My link list is all that I’ve been adding to this website lately, and the list is getting a little unwieldy. So, I’m going to start including my links in posts, to make them a little more useful.
A Los Angles Times article critical of water-intensive vertical gardening in: “The Dry Garden: A skeptic’s view of vertical gardens, dated August 13, 2010. The author questions whether vertical gardens are appropriate in water-challenged, low humidity locales like Southern California. Not sure if the same critique applies in water-rich Oregon, but it does give pause . . .
The article mentions April Phillips, a Bay area landscape architect, which lead me to her summary of vertical gardening called “Living Walls Confidential”. I liked this summary a lot, including Ms. Phillips repeated comment that we really don’t know much about the long term viability of various materials or plants. Of course, that’s the point of the Vertical Garden Institute.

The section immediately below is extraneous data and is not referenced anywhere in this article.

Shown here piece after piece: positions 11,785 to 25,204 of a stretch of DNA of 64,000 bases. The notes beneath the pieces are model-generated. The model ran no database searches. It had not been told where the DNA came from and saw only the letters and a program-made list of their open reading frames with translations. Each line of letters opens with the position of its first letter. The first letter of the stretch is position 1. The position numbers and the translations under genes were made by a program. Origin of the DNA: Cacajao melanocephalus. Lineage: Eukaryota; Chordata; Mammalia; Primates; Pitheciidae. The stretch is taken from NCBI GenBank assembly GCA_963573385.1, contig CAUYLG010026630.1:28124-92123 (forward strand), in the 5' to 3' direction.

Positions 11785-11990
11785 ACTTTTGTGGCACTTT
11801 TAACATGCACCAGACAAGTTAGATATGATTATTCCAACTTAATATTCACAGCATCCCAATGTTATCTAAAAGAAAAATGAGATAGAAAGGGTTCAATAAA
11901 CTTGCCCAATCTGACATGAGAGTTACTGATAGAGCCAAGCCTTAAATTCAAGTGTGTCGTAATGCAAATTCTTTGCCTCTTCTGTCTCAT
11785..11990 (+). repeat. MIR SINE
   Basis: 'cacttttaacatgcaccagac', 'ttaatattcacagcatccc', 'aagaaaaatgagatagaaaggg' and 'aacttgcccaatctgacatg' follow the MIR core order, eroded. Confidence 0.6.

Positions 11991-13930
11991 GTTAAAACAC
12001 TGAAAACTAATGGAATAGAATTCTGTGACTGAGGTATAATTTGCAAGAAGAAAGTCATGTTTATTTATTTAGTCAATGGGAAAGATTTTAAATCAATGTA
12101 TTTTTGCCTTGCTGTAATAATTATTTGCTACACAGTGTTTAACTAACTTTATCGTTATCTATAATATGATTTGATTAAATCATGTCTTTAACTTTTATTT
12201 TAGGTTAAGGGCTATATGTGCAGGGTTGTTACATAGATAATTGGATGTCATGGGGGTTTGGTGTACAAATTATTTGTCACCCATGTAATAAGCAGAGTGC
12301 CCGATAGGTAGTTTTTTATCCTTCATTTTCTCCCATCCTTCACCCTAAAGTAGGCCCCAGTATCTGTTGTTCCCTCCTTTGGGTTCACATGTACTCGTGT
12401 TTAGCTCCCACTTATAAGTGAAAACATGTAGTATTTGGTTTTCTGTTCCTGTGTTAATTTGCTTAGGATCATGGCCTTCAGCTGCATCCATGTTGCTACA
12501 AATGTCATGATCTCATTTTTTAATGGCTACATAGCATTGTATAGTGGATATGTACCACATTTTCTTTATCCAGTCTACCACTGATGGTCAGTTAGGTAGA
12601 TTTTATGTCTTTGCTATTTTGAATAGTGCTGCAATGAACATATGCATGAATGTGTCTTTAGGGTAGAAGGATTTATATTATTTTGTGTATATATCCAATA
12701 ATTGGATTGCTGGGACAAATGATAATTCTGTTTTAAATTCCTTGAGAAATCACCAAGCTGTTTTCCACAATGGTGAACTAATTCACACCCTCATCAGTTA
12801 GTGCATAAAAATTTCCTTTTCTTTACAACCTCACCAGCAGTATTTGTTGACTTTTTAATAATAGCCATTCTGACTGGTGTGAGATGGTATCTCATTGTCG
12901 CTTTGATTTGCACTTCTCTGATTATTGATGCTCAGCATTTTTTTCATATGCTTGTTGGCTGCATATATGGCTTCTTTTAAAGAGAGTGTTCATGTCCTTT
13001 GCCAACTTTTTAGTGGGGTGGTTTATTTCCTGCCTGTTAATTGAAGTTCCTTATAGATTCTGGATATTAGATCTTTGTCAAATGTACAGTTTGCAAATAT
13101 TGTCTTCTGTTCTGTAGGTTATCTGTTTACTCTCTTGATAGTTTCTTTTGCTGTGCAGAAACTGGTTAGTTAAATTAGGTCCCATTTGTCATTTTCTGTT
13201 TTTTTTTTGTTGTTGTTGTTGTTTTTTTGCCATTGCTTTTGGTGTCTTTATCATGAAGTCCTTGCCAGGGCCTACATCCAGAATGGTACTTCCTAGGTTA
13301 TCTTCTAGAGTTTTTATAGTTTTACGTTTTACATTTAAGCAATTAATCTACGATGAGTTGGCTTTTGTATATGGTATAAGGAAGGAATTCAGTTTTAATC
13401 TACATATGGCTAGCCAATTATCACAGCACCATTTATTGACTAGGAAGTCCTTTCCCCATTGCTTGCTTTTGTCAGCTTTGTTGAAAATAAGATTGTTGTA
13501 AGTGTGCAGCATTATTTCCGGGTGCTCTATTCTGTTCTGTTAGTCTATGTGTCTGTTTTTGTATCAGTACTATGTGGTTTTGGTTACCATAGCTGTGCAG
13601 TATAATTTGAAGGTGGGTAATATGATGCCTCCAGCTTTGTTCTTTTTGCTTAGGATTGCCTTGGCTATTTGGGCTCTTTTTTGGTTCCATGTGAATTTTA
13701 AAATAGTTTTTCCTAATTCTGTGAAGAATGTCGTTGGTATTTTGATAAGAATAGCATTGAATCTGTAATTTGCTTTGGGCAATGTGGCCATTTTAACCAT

Stephanie Gautama, a grad student in the landscaping department of Cornell University, won the Dreer Award competition, and used the grant to travel the world studying various vertical horticultural building systems. One of the conditions of the grant is to give a lecture upon completion of the grant.
If you are interested on the latest in vertical gardening, the videos are worth watching. However, don’t take all her data as a final statement. For example, she says a Patrick Blanc style wall uses 16 liters/sq.meter/day. The Institute’s test walls use far less — between 4 and 8 liters per day on a warm day (and Blanc’s book uses a lower estimate, too). Also, her cost estimates, while probably accurate (between $150 and $200 per square foot) are ten times higher than Institute’s costs of experimental walls.
So, taking this with a grain of salt, here’s the April 5, 2010 Dreer Award Lecture, in two parts.
Part One – Green Walls
Part Two – Green Facades